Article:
In glorious early spring sunshine, I was lucky enough to have the opportunity to drive the length of Harris and Lewis. An early morning, silk-smooth crossing from Lochmaddy on one of CalMac’s finest (where the on-board map shows just how circuitous a route the ferry is forced to take to avoid what seems like hundreds of islets and skerries in the Sound of Harris) got me to Leverburgh before breakfast, where the local sheep did their best to enforce their own brand of traffic-calming.
What traffic? As is often the case here, I had the road to myself for long stretches as it climbed and wound its way towards Tarbert, home of the newish Harris Distillery. This impressive facility is well worth a visit and is unusual in that the tasting is done before the tour. Make sure you have a designated driver! There’s also a fine café, where you can enjoy a bite in the company of the distillery staff.
Heading out of Tarbert, the road quickly steepens and climbs towards the almost imperceptible ‘border’ between Harris and Lewis (made up of one landmass, not two separate islands). I say ‘almost’ as the true border is represented by Loch Shiphoirt, fabulous views of which are presented from the highest point of the A859.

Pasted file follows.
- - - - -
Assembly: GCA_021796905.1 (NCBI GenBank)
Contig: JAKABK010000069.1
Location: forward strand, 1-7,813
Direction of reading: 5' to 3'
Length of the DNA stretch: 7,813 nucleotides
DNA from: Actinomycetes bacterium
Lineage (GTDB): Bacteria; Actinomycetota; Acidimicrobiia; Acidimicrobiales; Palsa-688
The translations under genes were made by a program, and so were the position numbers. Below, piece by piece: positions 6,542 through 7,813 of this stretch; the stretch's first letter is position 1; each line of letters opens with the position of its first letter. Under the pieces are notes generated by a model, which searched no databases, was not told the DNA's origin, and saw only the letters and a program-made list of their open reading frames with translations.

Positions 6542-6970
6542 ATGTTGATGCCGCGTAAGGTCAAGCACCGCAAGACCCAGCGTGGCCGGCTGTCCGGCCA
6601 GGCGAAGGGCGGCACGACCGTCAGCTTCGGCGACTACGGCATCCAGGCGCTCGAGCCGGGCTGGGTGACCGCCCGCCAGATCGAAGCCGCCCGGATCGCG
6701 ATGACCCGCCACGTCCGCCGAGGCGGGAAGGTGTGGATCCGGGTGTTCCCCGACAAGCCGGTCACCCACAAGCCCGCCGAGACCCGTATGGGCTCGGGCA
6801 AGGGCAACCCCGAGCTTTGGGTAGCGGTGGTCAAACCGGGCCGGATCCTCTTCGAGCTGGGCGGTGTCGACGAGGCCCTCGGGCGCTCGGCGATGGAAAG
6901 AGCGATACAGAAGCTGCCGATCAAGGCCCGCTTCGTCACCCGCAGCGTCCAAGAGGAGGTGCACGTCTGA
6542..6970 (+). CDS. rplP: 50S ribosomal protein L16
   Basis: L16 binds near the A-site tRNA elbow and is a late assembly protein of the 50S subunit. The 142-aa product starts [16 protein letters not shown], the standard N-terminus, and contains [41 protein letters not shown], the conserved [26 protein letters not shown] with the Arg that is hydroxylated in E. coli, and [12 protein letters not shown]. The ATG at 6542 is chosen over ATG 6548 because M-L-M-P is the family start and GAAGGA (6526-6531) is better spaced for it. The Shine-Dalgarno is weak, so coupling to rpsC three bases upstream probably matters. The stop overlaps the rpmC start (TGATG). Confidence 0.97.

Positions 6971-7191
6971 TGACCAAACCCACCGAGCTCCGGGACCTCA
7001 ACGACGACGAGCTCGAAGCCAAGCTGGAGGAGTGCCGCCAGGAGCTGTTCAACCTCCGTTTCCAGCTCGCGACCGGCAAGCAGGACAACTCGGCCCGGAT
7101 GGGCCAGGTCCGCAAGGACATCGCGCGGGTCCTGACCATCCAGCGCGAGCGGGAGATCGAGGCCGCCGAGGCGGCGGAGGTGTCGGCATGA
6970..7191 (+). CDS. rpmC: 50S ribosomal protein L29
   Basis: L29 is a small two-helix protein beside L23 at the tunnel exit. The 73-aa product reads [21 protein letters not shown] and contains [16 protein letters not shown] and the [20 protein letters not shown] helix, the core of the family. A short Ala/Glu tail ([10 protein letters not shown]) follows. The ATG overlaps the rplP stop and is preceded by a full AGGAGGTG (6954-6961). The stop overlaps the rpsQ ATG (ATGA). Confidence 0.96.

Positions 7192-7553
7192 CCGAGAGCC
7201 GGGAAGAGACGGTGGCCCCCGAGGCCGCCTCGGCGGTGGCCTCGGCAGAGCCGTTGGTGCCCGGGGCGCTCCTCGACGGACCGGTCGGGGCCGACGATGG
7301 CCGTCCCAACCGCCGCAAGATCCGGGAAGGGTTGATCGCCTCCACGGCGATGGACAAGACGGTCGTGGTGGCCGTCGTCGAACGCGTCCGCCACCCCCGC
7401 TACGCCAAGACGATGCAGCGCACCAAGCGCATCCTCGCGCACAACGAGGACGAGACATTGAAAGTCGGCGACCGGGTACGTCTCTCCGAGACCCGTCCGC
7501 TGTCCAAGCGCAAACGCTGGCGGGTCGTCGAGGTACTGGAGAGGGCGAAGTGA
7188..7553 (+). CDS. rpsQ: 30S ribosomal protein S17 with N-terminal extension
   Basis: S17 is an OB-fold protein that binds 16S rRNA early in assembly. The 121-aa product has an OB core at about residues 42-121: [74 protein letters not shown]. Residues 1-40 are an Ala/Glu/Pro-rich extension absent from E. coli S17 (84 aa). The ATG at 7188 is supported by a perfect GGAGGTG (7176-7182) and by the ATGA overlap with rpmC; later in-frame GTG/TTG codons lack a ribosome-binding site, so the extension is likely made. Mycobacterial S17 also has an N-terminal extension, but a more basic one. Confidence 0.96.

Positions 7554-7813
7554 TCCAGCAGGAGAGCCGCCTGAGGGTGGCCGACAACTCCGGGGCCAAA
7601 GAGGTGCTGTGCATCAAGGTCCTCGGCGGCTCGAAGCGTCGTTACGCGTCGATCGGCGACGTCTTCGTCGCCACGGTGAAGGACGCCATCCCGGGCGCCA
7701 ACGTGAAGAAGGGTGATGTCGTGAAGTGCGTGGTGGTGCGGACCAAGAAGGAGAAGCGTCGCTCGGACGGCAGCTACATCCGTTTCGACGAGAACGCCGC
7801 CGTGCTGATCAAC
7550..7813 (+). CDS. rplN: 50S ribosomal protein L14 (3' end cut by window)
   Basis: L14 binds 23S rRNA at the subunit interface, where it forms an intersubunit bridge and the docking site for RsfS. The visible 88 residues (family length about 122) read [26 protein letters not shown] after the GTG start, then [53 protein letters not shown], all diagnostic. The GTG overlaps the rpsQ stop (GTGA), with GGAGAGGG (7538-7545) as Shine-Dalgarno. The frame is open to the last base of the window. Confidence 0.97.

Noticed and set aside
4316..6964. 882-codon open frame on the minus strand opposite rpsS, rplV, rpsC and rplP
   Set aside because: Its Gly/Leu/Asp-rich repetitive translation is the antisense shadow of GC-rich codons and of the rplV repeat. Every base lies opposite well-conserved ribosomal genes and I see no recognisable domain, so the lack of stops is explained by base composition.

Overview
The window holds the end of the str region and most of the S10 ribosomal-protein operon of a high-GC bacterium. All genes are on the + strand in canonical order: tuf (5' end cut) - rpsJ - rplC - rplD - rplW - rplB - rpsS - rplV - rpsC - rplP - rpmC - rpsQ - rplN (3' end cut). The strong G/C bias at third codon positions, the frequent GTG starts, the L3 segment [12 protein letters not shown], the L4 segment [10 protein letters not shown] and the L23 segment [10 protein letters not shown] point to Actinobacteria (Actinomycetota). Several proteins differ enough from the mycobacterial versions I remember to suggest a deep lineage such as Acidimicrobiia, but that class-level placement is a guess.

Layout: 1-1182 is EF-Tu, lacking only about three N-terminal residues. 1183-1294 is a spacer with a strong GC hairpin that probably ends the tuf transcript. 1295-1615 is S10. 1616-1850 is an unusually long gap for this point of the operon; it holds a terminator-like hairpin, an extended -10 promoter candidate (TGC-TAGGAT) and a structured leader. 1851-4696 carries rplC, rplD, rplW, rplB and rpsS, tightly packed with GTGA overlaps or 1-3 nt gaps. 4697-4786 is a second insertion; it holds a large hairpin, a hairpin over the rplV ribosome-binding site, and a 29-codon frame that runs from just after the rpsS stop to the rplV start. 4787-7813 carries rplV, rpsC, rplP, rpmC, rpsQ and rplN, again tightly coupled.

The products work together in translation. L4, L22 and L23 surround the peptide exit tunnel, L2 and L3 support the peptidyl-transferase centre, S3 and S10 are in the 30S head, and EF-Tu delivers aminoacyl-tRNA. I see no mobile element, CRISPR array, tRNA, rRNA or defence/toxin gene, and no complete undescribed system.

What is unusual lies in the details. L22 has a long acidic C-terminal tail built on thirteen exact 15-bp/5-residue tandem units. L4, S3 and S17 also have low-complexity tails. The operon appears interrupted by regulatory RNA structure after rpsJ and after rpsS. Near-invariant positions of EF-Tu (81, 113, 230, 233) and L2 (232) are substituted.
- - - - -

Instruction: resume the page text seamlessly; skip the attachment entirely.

On Harris and Lewis you’re never too far away from a loch; some vast, others not much bigger than the average paddling-pool. The calm weather and sunshine today emphasises their beauty and integration within the landscape, as hillsides, clouds and blue skies reflect on the lochs’ ink-black surfaces, creating a disconcerting effect as the lines between water, land and sky become blurred and difficult to pick out.
The contrast between Harris and Lewis is stark; Harris seemingly more dramatic with its mountains, Lewis on the barren side with its sometimes lunar-like landscape.
Incidentally, the roads here are beautifully surfaced – and put the quality of the mainland’s routes to shame -dry and deserted, a real keen-driver’s delight. Roads I’d driven earlier in the year through snow and frost now had a prairie feel about them in places; golden scrub reflecting the sun’s rays as the black ribbon of Tarmac bucked and pitched across it.
Reaching Stornoway, I heard much chatter about the previous evening’s show of the Northern Lights and resolved to see them for myself. With sunset due at about 7.30pm, I made my way up to the island’s northernmost point at the Butt of Lewis. I was optimistic, too, as the sky began to take on a scarlet glow to the West.
The Butt of Lewis Lighthouse is a dramatic and intimidating presence, especially as I found myself alone at its base, just the whirr of the light, the crash of the Atlantic and the screech of countless seabirds for company. Peering over the edge, getting as close as I dare, the violence of the ocean is all too near, the screeching birds seeming to scoff at my apprehension. The sky continued to redden, sunset lasting for what seemed like an age, but the aurora had obviously decided to have the night off. This was really no disappointment, as seeing the Butt and the lighthouse in such amazing conditions was a real treat in itself.
By Chris @ McKinlay Kidd
(Featured photo: Lighthouse at the Butt of Lewis)